OR Tambo International Airport, one of Africa’s busiest airports, was bustling on Wednesday morning, especially at international departures as the country’s nationwide lockdown loomed.
Passengers hurried down the corridors, checking their flight times on screens and wrapping their luggage in plastic, while others queued at check-in counters to make their way out of South Africa’s coronavirus (Covid-19) epicentre province, Gauteng.
The 21-day shutdown, which was announced by President Cyril Ramaphosa on Monday evening, is a measure to reduce the spread of the Covid-19 disease.
The lockdown will kick in on Thursday evening at midnight and last until 16 April.
On Wednesday morning, Health Minister Zweli Mkhize announced that the country had 709 positive cases of Covid-19. So far, there had not been any fatalities. Patients are said to be improving, but two are in ICU at a private hospital.
The looming lockdown resulted in scores of people making sudden changes to their plans and finding flights to their preferred destinations, rather than be stuck for 21 days at locations far from their homes.
Reward Nkomo from Zimbabwe sat patiently on the benches, sighing with relief that he was closer to home. He was catching the 11.25am flight to Victoria Falls.
Nkomo is an overland safari guide and had travelled to South Africa to drop off company vehicles. He works for a tourism company which transports tourists from the country to east Africa.
“I managed to book my flight yesterday and it has been confirmed. It’s better to be home during this time. I came into South Africa yesterday (Tuesday) because I had to transit some vehicles back to South Africa as most of our trips have been cancelled,” Nkomo said.
The Zimbabwean national said the spread of the virus had hit their line of business hard.
Nkomo said he was grateful that he was flying home because he would have been stranded with no place to go. During his journey to South Africa, he said he encountered some hotels in Botswana that were not taking people in, and at some point he had to sleep at a filling station.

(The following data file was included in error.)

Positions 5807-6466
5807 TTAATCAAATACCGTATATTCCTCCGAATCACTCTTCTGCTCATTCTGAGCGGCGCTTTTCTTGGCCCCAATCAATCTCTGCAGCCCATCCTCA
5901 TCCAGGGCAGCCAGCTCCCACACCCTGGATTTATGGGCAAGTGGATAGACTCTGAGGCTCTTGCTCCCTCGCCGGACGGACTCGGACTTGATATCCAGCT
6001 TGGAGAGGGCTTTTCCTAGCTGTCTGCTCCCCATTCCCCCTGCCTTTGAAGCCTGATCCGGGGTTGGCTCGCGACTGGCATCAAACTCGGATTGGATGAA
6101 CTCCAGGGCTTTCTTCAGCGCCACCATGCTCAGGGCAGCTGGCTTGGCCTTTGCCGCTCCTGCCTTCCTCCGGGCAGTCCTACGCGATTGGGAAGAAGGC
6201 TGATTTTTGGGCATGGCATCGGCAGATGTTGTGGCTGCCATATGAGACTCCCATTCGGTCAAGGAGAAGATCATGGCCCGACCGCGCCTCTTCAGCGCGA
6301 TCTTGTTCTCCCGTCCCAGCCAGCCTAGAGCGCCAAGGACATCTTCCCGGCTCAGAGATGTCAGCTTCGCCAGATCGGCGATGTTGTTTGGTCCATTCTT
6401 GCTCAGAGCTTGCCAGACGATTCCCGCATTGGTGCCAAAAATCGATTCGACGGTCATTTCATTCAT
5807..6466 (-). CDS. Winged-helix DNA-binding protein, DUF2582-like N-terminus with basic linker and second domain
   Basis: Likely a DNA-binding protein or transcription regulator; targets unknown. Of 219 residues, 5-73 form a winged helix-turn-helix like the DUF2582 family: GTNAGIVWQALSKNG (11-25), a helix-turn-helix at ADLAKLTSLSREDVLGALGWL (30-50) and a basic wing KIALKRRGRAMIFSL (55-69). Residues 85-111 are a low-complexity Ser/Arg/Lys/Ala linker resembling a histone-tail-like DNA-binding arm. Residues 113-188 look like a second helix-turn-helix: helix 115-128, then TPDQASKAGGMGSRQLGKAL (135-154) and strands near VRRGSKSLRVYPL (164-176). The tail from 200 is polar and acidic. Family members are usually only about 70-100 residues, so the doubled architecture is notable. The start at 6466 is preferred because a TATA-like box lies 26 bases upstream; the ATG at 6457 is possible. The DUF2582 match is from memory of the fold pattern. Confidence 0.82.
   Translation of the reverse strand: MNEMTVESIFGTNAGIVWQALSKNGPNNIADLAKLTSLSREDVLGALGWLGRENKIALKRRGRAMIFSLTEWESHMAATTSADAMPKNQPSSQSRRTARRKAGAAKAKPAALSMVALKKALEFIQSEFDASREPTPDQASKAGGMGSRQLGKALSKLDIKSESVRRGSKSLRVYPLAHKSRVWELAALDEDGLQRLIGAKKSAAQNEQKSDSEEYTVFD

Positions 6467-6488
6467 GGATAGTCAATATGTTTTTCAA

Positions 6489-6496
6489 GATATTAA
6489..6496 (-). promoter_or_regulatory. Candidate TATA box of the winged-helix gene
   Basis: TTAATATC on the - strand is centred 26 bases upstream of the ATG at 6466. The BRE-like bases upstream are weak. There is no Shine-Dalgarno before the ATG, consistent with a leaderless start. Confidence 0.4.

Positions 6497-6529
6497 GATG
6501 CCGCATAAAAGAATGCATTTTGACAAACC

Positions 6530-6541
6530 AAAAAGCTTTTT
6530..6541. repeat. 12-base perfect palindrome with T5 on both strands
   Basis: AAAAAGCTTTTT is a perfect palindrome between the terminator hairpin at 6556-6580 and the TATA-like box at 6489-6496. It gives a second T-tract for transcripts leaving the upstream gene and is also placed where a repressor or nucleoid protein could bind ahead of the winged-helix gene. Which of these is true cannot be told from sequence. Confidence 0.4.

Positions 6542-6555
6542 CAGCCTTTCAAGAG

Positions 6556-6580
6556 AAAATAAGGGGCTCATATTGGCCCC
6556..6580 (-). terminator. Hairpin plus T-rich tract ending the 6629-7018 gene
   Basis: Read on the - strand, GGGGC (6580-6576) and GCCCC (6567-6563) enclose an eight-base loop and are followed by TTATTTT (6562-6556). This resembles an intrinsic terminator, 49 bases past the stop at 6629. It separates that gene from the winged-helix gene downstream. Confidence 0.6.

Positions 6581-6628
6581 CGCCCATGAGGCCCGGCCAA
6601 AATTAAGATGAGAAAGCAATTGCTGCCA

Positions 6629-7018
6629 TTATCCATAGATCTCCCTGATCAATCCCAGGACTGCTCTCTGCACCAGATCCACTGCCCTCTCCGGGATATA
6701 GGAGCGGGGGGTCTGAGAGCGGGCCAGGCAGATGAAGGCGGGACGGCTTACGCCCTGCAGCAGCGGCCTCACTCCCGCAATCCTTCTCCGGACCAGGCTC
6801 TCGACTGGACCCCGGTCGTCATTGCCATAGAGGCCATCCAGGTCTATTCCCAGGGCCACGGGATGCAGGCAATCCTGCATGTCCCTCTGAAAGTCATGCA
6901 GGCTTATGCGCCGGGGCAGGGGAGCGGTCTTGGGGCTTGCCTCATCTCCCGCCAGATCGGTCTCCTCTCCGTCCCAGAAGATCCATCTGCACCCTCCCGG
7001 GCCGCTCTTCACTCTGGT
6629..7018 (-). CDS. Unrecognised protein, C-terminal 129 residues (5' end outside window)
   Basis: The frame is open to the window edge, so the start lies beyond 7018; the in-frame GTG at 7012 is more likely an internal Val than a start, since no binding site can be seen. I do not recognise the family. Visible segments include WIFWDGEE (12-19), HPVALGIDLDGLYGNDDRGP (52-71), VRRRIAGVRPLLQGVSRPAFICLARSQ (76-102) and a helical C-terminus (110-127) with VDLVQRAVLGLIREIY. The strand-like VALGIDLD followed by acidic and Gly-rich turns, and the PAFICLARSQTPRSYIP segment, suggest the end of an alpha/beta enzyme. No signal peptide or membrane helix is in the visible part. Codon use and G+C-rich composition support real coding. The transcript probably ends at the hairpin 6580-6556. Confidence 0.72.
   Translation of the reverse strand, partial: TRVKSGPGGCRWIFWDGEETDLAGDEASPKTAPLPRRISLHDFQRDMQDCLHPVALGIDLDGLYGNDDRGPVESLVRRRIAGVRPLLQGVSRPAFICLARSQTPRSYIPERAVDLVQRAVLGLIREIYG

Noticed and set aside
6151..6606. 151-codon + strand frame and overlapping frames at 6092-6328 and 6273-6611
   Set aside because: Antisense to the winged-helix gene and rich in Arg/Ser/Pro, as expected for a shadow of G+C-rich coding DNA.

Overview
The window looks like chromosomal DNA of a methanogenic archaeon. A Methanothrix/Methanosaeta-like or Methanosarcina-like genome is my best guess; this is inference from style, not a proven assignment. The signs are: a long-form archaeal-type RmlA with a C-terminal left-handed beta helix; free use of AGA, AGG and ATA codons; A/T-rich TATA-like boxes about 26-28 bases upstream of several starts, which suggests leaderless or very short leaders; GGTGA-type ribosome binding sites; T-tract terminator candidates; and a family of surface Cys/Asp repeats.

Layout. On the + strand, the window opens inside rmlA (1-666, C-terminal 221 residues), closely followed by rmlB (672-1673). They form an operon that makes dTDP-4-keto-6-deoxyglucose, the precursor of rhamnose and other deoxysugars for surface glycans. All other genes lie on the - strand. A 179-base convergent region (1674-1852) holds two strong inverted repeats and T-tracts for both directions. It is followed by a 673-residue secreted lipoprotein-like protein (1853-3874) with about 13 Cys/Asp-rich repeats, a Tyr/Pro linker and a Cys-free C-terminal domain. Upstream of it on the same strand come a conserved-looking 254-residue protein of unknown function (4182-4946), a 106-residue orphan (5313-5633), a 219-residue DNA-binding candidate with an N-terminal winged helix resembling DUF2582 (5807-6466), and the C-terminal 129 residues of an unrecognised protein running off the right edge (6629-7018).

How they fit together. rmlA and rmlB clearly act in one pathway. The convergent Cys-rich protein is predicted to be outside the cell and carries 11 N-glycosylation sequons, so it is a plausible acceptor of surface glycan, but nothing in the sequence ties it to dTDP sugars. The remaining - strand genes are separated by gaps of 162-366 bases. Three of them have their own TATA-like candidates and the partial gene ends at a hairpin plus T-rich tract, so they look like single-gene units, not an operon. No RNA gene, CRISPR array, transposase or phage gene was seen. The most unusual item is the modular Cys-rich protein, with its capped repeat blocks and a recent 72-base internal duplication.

Nkomo said he was also alarmed after hearing that a person from Zimbabwe had died because of the virus.
“I am concerned about the virus because I can see what it is doing globally and we just hope a solution can be found,” he said.
Some of the domestic flights out from OR Tambo were headed to Cape Town, Mthatha, Durban and Port Elizabeth, while international destinations included Dubai, Frankfurt and London.
Father James Munyanyi, of the Roman Catholic Diocese of Masvingo in Zimbabwe, was among those waiting for a 12.55pm flight to Harare.
The priest had been on sabbatical in Port Elizabeth since January. He, however, had to cut short his stay by eight days because he did not want to be stuck in South Africa. His initial flight back home was scheduled for 3 April.
“I had to reschedule to beat time because I didn’t want to be locked in South Africa,” he said.
Munyanyi, who had his mask on as he sat with two other fellow congregants, said while he is frightened by the virus he believes “God is speaking to the world”.
Debbie Botha, from George, was also among those waiting anxiously for her flight home. She had been in Durban to visit her sister in Eshowe, but will be returning home because of the lockdown.
“I was actually supposed to come back on Sunday or Monday, but with this virus I had to get [an earlier] flight to be able to go back home,” Botha said.
Botha added that when she got home and the lockdown kicked in, she would be reading books and watching movies.
Airlines like SAA, Kulula, British Airways, and Flysafair, among others, are suspending all their flights for the duration of the lockdown.